Bandwagon? Looks like I'm the sole dissenting voice here. Lifting weights is better for all around development than isometric work.

  9. #9
    Soon to be lean... Joe Black's Avatar
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    Well... If you are going to blanketly say it's garbage, you should really explain why you think so.

    By saying its garbage you are saying that it in no way should be considered by any trainee for any reason, and I think if you take the time to really think about the type of training (As FI did) you will see thats probably not true.
    Last edited by Joe Black; 01-13-2004 at 06:31 AM.
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  10. #10
    Player Hater PowerManDL's Avatar
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    Quote Originally Posted by ExtremeAnabolic
    Lifting weights is better for all around development than isometric work.
    Prove it then.

    And you'd better be willing to back that up pretty specifically, because you've got a lot of generalizations there.
    Vin Diesel has a fever.. and the only prescription is more cowbell.

    Budiak: That girl I maced
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    Budiak: I wish

    ShmrckPmp5: a good thing people can't fire guns through the computer...your ass would have been shot years ago

    Y2A 47: youre smooth as hell
    Y2A 47: thats why you get outta tickets, and into panties

    galileo: you're a fucking beast and I hate you
    galileo: hate

    assgrabbers are never subtile, they will grabb ass whereever they go,public or not, I know the type, because I am one. - Rock

  11. #11
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    Quote Originally Posted by Hulk
    Well... If you are going to blanketly say it's garbage, you should really explain why you think so.

    By saying its garbage you are saying that it in no way should be considered by any trainee for any reason, and I think if you take the time to really think about the type of training (As FI did) you will see thats probably not true.

    Perhaps I should have qualifed that statement. Here it is. As regards the original poster I saw his question as asking about static training as a method of training rather than a technique. As a technique (one of many ) in a bodybuilder's regime it does have value, say in terms of building strength. But as a method of training (using it solely or mainly) which is how I saw the original poster's intention (and I apoligise to him if I am wrong) it is severely limited. One reason is the amount of load it places on the body. Most people can hold more weight in a static position than they can lower under control. This kind of overload can produce beneficial results as long as it is not overdone. Doing this on a constant basis would likely lead to overtraining thus making regular training a better tool for all-around development.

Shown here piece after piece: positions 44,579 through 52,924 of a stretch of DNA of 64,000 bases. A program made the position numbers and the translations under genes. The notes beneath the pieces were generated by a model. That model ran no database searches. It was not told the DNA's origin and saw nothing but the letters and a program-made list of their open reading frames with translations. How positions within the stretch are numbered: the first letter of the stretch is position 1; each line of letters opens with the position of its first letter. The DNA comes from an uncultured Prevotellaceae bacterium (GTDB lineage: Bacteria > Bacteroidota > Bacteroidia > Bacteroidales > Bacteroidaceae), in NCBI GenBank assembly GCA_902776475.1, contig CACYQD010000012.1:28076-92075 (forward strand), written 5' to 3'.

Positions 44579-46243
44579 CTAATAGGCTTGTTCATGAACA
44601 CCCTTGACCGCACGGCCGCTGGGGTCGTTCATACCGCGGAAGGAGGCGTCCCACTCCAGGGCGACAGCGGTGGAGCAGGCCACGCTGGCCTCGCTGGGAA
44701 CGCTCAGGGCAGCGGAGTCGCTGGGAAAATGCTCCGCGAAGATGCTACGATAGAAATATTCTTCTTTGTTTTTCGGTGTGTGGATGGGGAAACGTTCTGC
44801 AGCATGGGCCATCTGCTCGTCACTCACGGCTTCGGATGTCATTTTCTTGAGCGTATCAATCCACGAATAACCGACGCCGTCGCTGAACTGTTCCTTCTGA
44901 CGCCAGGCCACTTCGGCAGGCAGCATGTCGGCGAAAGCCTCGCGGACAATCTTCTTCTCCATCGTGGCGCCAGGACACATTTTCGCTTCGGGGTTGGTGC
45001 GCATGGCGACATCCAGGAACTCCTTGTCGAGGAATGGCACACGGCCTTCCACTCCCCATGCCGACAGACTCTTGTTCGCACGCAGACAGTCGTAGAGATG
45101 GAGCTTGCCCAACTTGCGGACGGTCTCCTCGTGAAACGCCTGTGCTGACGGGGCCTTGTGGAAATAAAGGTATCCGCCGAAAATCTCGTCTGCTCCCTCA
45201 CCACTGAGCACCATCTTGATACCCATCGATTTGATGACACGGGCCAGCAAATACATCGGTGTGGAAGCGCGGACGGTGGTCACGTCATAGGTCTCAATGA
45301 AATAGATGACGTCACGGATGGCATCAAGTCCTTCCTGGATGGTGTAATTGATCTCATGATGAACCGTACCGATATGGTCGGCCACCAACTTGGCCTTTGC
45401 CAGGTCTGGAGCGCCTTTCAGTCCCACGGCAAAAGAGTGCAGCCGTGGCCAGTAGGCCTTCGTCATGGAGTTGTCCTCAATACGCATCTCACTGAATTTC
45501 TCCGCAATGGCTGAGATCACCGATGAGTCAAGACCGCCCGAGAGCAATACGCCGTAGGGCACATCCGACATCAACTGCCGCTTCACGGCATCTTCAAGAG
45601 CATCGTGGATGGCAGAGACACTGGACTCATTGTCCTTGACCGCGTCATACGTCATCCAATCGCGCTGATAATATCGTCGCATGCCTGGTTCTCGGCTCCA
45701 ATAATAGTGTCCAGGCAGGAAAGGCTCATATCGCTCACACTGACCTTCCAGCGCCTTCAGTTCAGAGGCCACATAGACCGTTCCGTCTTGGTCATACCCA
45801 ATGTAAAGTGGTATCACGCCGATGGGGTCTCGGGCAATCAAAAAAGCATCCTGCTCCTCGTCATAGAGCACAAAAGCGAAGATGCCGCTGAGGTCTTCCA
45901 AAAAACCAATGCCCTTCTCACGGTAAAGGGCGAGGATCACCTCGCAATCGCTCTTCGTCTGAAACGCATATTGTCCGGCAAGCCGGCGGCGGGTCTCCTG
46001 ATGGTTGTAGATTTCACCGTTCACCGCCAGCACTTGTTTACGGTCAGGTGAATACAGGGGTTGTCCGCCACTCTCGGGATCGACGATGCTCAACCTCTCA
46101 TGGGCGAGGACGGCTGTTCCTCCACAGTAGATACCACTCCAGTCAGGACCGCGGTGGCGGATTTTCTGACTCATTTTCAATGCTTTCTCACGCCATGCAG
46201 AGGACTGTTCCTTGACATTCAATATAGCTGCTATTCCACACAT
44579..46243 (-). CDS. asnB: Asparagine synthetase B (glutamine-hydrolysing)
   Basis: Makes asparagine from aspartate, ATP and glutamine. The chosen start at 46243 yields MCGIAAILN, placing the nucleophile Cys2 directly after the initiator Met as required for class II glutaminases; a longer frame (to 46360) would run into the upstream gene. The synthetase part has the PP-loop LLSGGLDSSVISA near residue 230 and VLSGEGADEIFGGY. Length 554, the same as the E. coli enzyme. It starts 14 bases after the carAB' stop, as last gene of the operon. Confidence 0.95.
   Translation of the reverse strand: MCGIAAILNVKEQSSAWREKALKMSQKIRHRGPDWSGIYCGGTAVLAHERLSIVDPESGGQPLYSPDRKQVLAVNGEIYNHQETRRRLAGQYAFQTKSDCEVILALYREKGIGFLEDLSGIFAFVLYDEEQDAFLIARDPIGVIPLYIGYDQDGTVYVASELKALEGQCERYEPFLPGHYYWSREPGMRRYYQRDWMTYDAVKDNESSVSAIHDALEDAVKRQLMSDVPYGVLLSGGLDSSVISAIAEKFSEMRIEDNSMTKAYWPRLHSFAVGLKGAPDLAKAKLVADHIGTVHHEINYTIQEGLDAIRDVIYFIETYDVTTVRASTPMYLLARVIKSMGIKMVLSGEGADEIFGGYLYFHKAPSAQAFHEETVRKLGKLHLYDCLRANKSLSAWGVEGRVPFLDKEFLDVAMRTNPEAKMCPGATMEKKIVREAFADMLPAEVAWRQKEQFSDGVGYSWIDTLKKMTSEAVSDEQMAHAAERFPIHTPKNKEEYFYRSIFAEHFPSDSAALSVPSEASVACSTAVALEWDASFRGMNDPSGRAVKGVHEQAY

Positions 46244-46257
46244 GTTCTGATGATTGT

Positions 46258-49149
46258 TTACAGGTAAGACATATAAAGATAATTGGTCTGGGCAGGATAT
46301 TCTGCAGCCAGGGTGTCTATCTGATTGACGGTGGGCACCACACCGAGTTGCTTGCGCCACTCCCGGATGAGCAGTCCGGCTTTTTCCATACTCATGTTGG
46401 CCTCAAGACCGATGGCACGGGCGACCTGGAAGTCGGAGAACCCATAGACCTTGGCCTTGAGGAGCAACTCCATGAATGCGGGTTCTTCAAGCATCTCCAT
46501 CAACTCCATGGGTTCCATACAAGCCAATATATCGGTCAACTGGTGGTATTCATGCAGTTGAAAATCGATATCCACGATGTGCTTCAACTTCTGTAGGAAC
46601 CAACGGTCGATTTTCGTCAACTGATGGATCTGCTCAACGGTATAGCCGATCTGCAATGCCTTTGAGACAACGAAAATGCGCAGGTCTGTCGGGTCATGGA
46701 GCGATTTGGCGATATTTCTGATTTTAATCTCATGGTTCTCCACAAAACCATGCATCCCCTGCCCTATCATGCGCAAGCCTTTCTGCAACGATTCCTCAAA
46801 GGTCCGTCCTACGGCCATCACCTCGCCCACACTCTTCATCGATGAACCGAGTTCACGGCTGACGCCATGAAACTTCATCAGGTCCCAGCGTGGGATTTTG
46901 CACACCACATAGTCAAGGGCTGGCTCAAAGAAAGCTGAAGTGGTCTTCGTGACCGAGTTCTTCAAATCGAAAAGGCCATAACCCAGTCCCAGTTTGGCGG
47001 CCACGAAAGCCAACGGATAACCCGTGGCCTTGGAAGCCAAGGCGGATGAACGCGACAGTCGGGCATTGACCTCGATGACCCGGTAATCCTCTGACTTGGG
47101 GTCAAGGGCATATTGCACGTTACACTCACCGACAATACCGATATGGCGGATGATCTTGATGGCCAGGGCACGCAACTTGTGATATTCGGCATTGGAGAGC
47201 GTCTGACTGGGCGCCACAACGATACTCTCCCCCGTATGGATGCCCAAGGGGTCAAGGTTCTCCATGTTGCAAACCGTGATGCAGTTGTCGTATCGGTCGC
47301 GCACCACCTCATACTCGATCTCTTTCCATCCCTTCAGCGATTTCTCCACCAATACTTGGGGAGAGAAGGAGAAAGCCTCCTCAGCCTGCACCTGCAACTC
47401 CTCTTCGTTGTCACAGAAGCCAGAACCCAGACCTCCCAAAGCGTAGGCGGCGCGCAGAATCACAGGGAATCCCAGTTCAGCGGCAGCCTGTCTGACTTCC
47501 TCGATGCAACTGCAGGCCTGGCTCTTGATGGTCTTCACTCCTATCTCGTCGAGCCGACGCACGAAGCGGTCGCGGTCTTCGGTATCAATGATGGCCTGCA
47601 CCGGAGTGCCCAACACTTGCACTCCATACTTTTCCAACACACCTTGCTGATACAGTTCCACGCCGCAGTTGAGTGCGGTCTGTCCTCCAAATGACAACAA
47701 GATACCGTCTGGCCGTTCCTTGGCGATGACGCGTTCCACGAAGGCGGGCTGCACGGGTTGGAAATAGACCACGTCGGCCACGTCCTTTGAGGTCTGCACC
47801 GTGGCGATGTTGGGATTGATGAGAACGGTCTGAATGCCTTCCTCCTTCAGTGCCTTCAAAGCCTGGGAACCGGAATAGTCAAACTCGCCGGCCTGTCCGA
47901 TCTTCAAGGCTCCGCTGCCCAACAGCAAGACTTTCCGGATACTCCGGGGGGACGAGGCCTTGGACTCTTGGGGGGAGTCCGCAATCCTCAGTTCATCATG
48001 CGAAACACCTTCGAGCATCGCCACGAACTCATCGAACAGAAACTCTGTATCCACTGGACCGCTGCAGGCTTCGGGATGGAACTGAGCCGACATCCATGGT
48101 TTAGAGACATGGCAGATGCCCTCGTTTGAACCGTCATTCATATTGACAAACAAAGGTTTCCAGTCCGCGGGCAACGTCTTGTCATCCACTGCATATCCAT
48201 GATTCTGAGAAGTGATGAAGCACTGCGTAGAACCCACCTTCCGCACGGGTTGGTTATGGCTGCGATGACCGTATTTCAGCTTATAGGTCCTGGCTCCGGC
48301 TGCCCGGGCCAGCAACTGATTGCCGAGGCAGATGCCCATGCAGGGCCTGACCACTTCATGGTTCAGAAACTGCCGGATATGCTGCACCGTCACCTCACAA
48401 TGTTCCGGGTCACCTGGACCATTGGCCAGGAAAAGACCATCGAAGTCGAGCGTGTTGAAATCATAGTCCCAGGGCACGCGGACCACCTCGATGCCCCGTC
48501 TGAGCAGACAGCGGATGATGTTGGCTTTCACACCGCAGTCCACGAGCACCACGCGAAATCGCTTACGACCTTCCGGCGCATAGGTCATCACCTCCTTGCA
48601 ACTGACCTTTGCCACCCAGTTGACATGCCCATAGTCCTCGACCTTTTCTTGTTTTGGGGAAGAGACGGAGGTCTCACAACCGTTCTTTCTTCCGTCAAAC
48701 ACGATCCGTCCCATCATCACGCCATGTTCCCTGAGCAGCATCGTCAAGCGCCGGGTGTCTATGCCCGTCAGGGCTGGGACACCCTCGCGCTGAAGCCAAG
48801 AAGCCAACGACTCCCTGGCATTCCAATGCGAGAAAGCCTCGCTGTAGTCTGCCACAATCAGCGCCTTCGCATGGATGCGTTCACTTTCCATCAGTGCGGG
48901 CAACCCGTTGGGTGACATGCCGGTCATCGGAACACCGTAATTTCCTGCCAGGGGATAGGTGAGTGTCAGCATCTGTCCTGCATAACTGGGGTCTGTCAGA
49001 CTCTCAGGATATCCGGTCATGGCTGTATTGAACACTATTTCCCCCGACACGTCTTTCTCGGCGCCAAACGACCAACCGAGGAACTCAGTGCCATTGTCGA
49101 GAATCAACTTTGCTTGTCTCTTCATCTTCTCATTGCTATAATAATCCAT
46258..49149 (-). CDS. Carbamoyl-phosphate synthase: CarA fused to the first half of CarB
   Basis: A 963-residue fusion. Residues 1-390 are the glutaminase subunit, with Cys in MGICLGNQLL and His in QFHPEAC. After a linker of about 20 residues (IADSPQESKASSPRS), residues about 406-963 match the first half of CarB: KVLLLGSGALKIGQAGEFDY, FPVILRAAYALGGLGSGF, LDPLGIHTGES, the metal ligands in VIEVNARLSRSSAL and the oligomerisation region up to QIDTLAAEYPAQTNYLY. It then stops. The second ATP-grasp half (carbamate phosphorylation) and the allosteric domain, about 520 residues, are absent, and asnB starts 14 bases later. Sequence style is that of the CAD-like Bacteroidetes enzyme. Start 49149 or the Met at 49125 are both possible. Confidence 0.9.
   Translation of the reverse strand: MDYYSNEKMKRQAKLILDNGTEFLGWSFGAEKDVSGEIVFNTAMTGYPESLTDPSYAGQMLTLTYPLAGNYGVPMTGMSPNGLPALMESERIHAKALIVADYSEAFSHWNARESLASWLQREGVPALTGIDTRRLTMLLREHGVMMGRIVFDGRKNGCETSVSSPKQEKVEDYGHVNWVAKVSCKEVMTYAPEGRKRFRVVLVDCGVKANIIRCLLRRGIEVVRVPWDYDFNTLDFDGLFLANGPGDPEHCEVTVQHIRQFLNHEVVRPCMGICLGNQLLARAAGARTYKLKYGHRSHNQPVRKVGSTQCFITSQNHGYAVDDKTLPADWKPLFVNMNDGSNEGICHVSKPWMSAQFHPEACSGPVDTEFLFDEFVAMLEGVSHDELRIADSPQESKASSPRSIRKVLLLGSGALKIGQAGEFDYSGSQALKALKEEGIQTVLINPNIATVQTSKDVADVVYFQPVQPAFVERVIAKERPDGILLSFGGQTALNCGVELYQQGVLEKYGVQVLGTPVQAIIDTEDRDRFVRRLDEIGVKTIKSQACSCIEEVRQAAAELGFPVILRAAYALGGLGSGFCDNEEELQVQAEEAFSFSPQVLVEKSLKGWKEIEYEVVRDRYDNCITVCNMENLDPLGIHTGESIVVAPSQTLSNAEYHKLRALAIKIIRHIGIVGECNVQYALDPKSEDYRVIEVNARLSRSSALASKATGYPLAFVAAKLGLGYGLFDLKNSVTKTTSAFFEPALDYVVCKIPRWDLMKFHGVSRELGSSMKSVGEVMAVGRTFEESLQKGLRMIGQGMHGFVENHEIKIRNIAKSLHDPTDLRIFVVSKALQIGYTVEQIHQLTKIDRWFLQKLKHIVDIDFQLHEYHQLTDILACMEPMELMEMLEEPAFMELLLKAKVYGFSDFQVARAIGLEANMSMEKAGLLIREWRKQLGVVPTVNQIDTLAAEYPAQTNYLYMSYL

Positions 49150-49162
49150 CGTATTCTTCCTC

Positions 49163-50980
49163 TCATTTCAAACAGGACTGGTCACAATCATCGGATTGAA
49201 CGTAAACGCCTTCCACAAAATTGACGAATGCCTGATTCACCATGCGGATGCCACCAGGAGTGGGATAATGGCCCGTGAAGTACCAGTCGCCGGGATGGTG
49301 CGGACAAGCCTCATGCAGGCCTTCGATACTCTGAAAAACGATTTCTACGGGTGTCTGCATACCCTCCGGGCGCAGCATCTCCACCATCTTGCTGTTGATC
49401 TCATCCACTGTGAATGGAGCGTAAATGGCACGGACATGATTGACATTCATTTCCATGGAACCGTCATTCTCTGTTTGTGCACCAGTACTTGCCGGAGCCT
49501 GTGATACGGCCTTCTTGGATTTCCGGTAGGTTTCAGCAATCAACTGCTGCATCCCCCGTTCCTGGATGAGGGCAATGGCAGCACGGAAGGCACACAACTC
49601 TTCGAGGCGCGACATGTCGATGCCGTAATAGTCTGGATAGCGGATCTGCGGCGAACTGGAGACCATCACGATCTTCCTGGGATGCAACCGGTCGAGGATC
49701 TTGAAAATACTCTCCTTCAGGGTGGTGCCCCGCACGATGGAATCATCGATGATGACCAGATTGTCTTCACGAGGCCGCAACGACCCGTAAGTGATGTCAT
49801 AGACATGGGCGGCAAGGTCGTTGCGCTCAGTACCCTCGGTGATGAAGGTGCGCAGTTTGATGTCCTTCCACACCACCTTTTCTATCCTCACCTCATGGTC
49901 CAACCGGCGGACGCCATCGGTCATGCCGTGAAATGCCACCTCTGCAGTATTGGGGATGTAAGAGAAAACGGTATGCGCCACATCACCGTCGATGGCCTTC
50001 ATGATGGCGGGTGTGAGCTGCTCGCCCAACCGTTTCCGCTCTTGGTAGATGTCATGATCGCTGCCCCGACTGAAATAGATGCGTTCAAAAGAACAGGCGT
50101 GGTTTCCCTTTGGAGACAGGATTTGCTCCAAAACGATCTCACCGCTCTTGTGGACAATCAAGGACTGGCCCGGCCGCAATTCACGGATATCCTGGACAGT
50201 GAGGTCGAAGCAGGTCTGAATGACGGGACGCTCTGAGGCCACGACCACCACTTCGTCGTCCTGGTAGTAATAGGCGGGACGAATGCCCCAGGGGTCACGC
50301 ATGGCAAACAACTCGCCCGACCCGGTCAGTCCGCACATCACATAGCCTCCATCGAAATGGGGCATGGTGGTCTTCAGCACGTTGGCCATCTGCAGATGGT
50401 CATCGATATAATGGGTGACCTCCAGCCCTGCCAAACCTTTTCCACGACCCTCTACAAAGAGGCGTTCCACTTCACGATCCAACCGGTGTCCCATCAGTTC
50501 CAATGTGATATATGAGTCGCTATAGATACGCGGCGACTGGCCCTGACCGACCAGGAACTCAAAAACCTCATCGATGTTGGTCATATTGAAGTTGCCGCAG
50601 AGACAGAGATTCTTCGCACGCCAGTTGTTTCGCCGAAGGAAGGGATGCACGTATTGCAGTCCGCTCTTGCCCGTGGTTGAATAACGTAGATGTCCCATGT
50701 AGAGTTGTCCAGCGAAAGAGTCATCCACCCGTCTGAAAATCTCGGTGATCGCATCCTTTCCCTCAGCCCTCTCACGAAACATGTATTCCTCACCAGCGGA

Last edited by Songsangnim; 01-14-2004 at 04:17 AM. Reason: clarity

  12. #12
    Tearing **** Up FortifiedIron's Avatar
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    Static positioning can happen anywhere in the full ROM of the movement and not just in lockout. Therefor the eccentric strength can be a considerably more depending upon what joint angle you will be excecuting this in.

    Kc

  13. #13
    Away BigMatt's Avatar
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    i do isometric for my Hamstring ,it works great.

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    hmm I was actually wondering the same thing... Theres quite a few programs for isometric training, some say they can increase your speed/agility? Is there true at all? Heres a link http://www.athleticquickness.com/page.asp?page_id=15 basically, you use resistance bands and tie them around an immovable object and do leg exercises? Key word being basically of course. just wondering if its bull or not. Thanks
    Last edited by Josh21; 02-08-2007 at 06:08 PM.

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    I'm sure you've all tried the thing where you push your arm against a wall then let your arm go free and it rises into the air. This probably has nothing to do with static training, but what the hell causes it? Sorry but I've always wanted to know.

  16. #16
    Senior Member Sensei's Avatar